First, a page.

This view is held regardless of any opinion as to the extent of skills-base knowledge held by such agencies right or wrong as such opinions may be. Nanotechnology we all must agree is playing the role of salesperson in this instance to the insurer, not the other way around. The suggestions cited in the report now show our industry how it can move quickly to correct the imbalance. However, let us stress that basing our responses to the insurance industry solely on continued appeal to potential in the absence facts and evidence of real movement toward industry self-discipline at the commercial front-end risks losing the opportunity to secure indemnification. The choice is therefore for individual stakeholders in nanotechnology to make now, fully conscious we hope of the fact that without insurance our industry will struggle to emerge to anyone's benefit and certainly no commercial benefit."
Practical regulation: A series of effective and practical measures to be considered to balance societal and commercial interests are suggested going in the report going forward. In a clear message to the nanomaterials community the report's authors suggest nanomaterials suppliers and downstream users themselves hold the sole obligation to make the industry insurable in the first instance through adopting, and if necessary enforcing, codes of practice on industry participants themselves. Continued insularity and fragmentation at the commercial front-end are held as standing to thwart as opposed to further commercial progressions. Arguing the industry should be supported in its effort to self-regulate, the report also urges official regulators to open up to interact directly with industry participants to determine practical regulatory frameworks essential to effective but compliant commercialisation.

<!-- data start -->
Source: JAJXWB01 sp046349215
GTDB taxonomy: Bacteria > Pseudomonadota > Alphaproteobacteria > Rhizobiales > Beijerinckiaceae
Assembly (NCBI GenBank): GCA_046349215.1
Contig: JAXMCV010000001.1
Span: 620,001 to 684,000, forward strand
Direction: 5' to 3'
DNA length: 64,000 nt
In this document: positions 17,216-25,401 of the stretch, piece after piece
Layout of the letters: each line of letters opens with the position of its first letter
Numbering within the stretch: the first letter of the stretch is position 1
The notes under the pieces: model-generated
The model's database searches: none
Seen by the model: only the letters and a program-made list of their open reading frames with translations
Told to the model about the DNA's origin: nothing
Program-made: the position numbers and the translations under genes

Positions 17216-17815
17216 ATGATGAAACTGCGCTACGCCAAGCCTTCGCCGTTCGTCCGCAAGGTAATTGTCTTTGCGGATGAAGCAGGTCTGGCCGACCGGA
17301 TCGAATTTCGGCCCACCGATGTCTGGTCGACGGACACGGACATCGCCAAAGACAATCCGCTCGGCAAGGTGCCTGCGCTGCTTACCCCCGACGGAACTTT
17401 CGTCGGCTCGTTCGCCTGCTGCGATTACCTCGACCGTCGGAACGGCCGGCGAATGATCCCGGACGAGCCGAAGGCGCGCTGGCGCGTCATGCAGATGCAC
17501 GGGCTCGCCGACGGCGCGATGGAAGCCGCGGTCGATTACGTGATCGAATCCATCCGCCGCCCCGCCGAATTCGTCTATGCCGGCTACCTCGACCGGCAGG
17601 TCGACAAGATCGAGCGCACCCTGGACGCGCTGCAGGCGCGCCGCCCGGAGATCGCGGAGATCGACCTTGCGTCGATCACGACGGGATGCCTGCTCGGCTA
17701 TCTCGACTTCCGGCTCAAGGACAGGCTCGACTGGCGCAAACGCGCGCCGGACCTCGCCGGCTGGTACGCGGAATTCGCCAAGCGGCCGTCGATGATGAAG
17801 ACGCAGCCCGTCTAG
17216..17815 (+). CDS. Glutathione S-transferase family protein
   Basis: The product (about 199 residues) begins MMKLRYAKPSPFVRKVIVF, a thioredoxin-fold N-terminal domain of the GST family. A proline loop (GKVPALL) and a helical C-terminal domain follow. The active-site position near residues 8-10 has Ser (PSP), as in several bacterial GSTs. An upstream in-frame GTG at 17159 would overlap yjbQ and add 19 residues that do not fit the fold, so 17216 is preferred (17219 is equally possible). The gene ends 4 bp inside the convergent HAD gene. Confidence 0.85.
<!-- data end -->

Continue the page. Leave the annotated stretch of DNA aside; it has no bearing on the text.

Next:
"The benefits of nanotechnology can far outweigh risk provided an informed clarity is sought from within the nanotechnology community itself as opposed to elements seeking short-term gain by effectively "jumping on the bandwagon" as it were. However, like any other industry, nanotechnology is afforded a right to campaign for the introduction of practical as opposed to punitive measures to regulate."
Solutions for Insurers: Insurers are directed to avail of established state-sponsored networks in nanotechnology and to use exchange mechanisms introduced to enable cut-off variables to be identified. The report also extends the definition of Risk in the context of insurance to include consideration of economic and financial risk pertaining to existing capital allocations, commodity dependent nations, elements likely to be affected as nanotechnology gains further economic traction. Crucially INSCX exchange identify synergies where solutions can be found to balance and structure society and commerce to integrate nanotechnology as opposed to fear its progress using the check and balance mechanisms of the open market supported by official regulation. "The checks and balances introduced by use of the open and transparent market have long been used by the commercial world to manage the transition of technology and to check any tendency to excess."
Formal Measures: Measures introduced by INSCX to assist global Upstream/Downstream users of nanomaterials acquire the benchmark Environment, Health and Safety Nanomaterials (SHE) standard are outlined as are exchange measures to tackle the issues of reporting and traceability from source throughout the supply-chain to end product. Insurers are encouraged to use these mechanisms not only as essential tools to assist the risk/reward evaluations part and parcel of underwriting assessment, but also as a basis to attribute a growing sense of corporate responsibility to the nanomaterials commercial community in general.